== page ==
Rancher is a long-standing OpenShift alternative that was acquired by SUSE at the end of 2020. Rancher provides a powerful yet flexible Kubernetes management platform. The software facilitates management of multiple Kubernetes clusters across different cloud environments. Range of functions includes provisioning, monitoring, and logging.
What are the advantages and disadvantages of SUSE Rancher?
Besides the obligatory cluster management, Rancher integrates a number of interesting technologies. For example, the “Rancher Kubernetes Engine” (RKE) is a Kubernetes distribution that is published as open source. It offers a minimal K3s distribution for use on edge and IoT devices. This can also be used to implement single node clusters. Rancher features access controls according to the “Open Policy Agency” (OPA) standard and supports the “Longhorn” storage engine.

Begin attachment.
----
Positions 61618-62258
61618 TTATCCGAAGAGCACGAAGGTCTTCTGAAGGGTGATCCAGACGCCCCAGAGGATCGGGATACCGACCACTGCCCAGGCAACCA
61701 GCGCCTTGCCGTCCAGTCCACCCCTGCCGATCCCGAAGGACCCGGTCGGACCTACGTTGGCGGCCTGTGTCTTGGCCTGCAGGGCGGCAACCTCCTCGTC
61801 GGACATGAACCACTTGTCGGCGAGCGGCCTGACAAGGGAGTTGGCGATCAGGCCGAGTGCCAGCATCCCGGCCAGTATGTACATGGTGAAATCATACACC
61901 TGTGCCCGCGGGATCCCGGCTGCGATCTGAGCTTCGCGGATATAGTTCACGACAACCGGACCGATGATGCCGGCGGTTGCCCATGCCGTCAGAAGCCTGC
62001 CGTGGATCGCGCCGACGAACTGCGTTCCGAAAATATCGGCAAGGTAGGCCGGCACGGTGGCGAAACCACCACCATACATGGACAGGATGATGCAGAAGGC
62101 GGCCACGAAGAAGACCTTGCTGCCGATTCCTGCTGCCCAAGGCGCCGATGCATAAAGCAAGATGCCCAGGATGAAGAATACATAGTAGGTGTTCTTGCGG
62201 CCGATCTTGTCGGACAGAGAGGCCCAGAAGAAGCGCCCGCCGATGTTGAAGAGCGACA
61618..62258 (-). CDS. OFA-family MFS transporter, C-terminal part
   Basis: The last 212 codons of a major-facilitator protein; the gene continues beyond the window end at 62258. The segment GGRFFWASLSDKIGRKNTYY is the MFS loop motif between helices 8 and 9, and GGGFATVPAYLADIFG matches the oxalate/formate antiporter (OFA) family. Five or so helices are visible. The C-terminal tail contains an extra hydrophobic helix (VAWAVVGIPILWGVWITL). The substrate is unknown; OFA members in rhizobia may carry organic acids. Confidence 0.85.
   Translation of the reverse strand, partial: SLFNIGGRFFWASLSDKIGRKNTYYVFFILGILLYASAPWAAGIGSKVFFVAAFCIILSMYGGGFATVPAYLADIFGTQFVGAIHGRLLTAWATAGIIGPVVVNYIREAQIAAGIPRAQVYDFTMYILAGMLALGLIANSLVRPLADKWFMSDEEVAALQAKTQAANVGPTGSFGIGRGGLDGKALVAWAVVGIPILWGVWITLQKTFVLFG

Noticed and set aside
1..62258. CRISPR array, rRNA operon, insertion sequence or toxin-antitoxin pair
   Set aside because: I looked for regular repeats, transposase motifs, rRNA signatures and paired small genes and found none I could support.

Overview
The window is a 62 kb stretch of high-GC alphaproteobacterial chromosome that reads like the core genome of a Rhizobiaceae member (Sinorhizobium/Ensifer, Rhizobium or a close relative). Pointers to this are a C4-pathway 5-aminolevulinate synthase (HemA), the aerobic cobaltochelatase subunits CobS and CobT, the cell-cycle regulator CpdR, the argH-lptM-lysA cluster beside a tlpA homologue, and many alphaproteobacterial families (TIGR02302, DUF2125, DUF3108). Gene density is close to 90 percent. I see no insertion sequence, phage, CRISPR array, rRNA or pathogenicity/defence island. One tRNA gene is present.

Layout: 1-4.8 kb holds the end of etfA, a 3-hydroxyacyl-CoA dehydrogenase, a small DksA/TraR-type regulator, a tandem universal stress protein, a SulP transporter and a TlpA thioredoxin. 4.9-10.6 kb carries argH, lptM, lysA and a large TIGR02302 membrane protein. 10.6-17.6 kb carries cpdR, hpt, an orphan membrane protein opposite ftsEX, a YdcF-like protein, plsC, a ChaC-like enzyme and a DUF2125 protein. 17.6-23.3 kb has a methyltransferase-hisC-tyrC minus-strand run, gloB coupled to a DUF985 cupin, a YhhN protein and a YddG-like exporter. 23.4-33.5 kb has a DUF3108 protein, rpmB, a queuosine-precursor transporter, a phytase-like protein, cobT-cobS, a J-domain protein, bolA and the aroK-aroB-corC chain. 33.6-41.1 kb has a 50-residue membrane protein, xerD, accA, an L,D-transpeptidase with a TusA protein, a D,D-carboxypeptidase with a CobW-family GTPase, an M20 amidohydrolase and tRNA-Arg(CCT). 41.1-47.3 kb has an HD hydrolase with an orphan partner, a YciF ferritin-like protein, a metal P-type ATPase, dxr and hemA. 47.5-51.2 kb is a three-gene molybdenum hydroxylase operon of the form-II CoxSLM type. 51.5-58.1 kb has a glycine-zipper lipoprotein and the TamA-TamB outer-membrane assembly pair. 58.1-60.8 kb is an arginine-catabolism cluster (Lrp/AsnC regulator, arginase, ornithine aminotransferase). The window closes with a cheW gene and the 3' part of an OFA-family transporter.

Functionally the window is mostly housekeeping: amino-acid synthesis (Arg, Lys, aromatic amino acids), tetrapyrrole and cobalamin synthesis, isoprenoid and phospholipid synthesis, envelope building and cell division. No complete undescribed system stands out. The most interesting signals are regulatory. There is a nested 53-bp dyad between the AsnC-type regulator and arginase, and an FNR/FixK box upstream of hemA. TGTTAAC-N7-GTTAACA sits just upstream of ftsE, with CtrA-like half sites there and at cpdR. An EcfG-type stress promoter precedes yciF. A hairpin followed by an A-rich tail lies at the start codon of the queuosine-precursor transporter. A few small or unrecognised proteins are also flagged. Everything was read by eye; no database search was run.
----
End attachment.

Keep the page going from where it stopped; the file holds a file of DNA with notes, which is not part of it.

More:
When should you use SUSE Rancher?
Rancher is particularly well suited for managing multiple Kubernetes clusters with a centralized interface. User rights can be assigned centrally across multiple clusters.
Canonical Kubernetes is another Kubernetes management solution from a well-known operating system provider. Ubuntu Linux, developed by Canonical, serves as the foundation for Kubernetes distributions from major cloud providers such as Google Kubernetes Engine (GKE), Amazon Elastic Kubernetes Service (EKS), and Azure Kubernetes Service (AKS). Thus, with Canonical Kubernetes, users can build clusters that span cloud boundaries.
What are the advantages and disadvantages of Canonical Kubernetes?